Giuliano Liuzzi (NASA/AU): guides the development of the retrieval and radiative transfer modules. Sara Faggi (NASA/AU): guides the development of the graphical interface and inter-operability of the modules. Silvia Protopapa (SwRI): guides the development of the surface modeling of small bodies. Vincent Kofman (NASA/AU): guides the development of the molecular databases. Thomas Fauchez (NASA/AU): guides the development of the 3D and GCM modeling capabilities. Avi Mandell (NASA): guides the development of the exoplanet modeling/retrieval modules.
Important contributions by: Shane Stone (NASA/NPP, assists with the development and validation of the mass spectrometry module). Michael Smith (NASA, assisted with the development of the radiative transfer models). Tilak Hewagama (NASA, assisted with the development of the instrument simulator and noise calculator). Matteo Crismani (NASA/CSUSB, ExoMars retrievals), Saxena Prabal (NASA, disk sub-sampling), Giannina Guzman (NASA/UMD, Modern retrievals and Monte-Carlo studies), Gabrielle Engelmann-Suissa (Exoplanets and Global mapping), Daria Pidhorodetska (Exoplanets and Sensitivity simulations), Ravi Kopparapu (Exoplanets and Global mapping), Emily Wilson (NASA, telluric spectral modeling and MERRA2), Michael Kelley (UMD, cometary dust emissions and Afρ).
 
Social media:
Twitter  YouTube  Facebook  Instagram  Slack  GitHub  Docker 
 
 

Related sites


Radiative transfer and modeling tools


Molecular linelists


Minerological and ice spectral constants


References

Please refer to these publications when employing these PSG modules:
 
PSG: Villanueva, G. L., Smith, M. D., Protopapa, S., Faggi, S., Mandell, A. M., Planetary Spectrum Generator: an accurate online radiative transfer suite for atmospheres, comets, small bodies and exoplanets, Journal of Quantitative Spectroscopy and Radiative Transfer, Volume 217, pp. 86-104 (2018).
ADS PDF ArXiv Flyer Citations

PSG-PUMAS: Villanueva, G. L., Mumma, M. J., Novak, R. E., Kaufl, H. U., Hartogh, P., Encrenaz, T., Tokunaga, A., Khayat, A., Smith, M. D., Strong water isotopic anomalies in the martian atmosphere: Probing current and ancient reservoirs. Science, Volume 348, Issue 6231, pp. 218-221 (2015).
ADS PDF Citations

PSG-PUMAS/Scattering: Smith, M. D.; Wolff, M. J.; Clancy, R. T.; Kleinböhl, A.; Murchie, S. L., Vertical distribution of dust and water ice aerosols from CRISM limb-geometry observations, JGR Planets, Volume 118, Issue 2, pp. 321-334 (2013).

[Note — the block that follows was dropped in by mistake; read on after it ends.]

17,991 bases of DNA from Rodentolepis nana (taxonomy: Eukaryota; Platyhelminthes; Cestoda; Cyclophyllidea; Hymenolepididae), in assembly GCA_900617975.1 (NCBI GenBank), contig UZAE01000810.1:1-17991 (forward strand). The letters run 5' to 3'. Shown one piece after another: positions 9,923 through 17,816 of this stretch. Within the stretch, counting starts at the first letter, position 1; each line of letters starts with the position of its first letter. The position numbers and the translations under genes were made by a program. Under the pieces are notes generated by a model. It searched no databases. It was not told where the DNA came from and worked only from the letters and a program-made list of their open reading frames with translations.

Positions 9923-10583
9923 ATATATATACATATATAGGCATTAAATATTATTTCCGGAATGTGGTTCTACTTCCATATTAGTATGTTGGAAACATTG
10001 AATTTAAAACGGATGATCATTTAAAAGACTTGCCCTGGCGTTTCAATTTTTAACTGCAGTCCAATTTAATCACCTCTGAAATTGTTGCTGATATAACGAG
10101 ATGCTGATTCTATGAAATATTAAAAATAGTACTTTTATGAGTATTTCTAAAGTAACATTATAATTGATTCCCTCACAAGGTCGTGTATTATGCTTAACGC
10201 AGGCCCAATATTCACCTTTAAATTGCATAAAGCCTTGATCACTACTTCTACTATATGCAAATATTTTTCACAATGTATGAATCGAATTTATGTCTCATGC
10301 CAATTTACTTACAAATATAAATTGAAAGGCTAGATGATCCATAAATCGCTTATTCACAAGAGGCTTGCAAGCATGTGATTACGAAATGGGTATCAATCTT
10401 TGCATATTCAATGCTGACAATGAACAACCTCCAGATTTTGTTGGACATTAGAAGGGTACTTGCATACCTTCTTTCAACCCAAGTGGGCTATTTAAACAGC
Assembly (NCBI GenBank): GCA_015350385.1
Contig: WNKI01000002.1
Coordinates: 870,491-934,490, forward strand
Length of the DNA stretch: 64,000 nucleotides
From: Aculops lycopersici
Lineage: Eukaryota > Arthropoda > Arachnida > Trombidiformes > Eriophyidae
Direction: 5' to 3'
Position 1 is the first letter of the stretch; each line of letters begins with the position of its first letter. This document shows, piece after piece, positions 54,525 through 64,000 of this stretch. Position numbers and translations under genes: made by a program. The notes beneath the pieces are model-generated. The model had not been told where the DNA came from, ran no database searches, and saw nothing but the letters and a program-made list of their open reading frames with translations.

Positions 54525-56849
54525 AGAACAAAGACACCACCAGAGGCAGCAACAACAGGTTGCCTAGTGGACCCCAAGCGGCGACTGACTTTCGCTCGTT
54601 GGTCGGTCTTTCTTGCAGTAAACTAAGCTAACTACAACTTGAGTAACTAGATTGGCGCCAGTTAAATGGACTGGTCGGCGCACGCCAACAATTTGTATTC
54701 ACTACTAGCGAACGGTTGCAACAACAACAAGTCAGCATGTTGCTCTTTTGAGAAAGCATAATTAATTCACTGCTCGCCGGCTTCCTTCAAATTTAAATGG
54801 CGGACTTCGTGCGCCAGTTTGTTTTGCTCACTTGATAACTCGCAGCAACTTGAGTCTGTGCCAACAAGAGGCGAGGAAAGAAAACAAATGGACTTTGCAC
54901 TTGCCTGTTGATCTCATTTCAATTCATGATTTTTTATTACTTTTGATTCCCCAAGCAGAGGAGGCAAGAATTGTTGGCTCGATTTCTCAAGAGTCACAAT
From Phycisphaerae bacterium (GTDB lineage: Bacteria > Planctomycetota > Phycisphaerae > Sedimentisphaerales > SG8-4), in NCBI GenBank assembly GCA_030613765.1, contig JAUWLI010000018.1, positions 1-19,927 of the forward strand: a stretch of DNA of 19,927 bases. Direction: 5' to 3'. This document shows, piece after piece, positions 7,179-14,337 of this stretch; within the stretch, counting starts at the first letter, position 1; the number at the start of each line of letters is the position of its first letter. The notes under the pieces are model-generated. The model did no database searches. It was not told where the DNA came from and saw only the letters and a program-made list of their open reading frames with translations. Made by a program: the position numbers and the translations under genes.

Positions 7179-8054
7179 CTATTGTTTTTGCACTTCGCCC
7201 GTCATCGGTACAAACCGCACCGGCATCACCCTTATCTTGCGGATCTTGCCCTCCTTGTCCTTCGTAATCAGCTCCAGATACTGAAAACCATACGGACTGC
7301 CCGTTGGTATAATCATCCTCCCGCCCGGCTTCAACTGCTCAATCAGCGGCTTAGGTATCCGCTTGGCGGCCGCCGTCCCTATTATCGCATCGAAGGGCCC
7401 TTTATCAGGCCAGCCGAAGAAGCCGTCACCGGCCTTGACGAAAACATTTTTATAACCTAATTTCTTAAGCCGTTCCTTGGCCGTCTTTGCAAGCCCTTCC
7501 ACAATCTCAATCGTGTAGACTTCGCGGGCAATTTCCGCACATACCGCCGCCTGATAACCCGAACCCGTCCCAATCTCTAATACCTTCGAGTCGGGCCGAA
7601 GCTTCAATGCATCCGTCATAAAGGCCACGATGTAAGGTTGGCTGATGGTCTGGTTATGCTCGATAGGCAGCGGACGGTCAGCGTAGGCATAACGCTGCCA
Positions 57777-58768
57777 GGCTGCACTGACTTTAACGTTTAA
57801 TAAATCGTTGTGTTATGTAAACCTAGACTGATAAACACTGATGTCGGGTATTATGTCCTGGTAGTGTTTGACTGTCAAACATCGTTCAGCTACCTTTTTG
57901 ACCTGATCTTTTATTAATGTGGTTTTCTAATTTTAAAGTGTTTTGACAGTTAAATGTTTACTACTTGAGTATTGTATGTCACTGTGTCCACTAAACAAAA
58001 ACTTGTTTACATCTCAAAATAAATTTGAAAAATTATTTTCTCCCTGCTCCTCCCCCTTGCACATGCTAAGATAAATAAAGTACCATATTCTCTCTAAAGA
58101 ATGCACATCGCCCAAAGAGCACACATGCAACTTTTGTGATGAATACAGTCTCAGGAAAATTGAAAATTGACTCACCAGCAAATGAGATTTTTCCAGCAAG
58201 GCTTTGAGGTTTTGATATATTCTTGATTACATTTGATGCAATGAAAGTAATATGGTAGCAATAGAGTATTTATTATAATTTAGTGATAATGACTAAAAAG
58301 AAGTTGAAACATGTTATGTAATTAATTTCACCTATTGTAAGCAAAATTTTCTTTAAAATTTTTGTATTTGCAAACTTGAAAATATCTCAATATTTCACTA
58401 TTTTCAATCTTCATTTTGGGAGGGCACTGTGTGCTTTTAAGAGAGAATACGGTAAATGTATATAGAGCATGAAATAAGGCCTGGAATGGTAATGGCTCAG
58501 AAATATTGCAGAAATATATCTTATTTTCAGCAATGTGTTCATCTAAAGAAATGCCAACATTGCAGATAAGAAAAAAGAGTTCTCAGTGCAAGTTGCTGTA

ADS PDF Citations

PSG-Hapke/Surfaces: Protopapa et al., Pluto's global surface composition through pixel-by-pixel Hapke modeling of New Horizons Ralph/LEISA data, Icarus, Volume 287, p. 218-228 (2017).
ADS PDF ArXiv Citations

PSG-CEM/Fluorescence: Villanueva, G. L., Mumma, M. J., DiSanti, M. A., Bonev, B. P., Gibb, E. L., Magee-Sauer, K., Blake, G. A., Salyk, C., The molecular composition of Comet C/2007 W1 (Boattini): Evidence of a peculiar outgassing and a rich chemistry. Icarus, Volume 216, Issue 1, p. 227-240 (2011).
ADS PDF Citations

PSG-CEM/Radio: Villanueva, Geronimo L., The High Resolution Spectrometer for SOFIA-GREAT: Instrumentation, Atmospheric Modeling and Observations. PhD Thesis, Albert-Ludwigs-Universitaet zu Freiburg, ISBN 3-936586-34-9, Copernicus GmbH Verlag (2004).
ADS PDF Citations

Linelist-Fluor-C2H6: Villanueva, G. L., Mumma, M. J., Magee-Sauer, K., Ethane in planetary and cometary atmospheres: Transmittance and fluorescence models of the nu7 band at 3.3 μm. Journal of Geophysical Research, Volume 116, Issue E8, CiteID E08012 (2011).
ADS PDF Data Citations

Linelist-Fluor-H2O: Villanueva, G. L., Mumma, M. J., Bonev, B. P., Novak, R. E., Barber, R. J., Disanti, M. A., Water in planetary and cometary atmospheres: H2O/HDO transmittance and fluorescence models. Journal of Quantitative Spectroscopy and Radiative Transfer, Volume 113, Issue 3, p. 202-220. (2012).
ADS PDF Data Citations

Linelist-Fluor-CH3OH: Villanueva, G. L., DiSanti, M. A., Mumma, M. J., Xu, L.-H., A Quantum Band Model of the nu3 Fundamental of Methanol (CH3OH) and Its Application to Fluorescence Spectra of Comets. The Astrophysical Journal, Volume 747, Issue 1, article id. 37, 11 pp. (2012).
ADS PDF Data Citations

Linelist-Fluor-HCN/HNC/NH3/CH3CN: Villanueva, G. L., Magee-Sauer, K., Mumma, M. J., Modeling of nitrogen compounds in cometary atmospheres: Fluorescence models of ammonia (NH3), hydrogen cyanide (HCN), hydrogen isocyanide (HNC) and cyanoacetylene (HC3N). Journal of Quantitative Spectroscopy and Radiative Transfer, Volume 129, p. 158-168. (2013).
ADS PDF Data Citations

 

Security, Performance and Compliance


The PSG servers and applications are frequently tested to ensure the highest standards of security, performance and online compliance. These tests are performed employing state of the art industry tools (e.g., google analytics, mozilla observatory) that utilize comprehensive and stringent methods. See below the latest scores obtained using these applications on the PSG servers.
 
A
Security
A+
Security
A
Performance
A
Performance
100%
Performance
100%
Compliance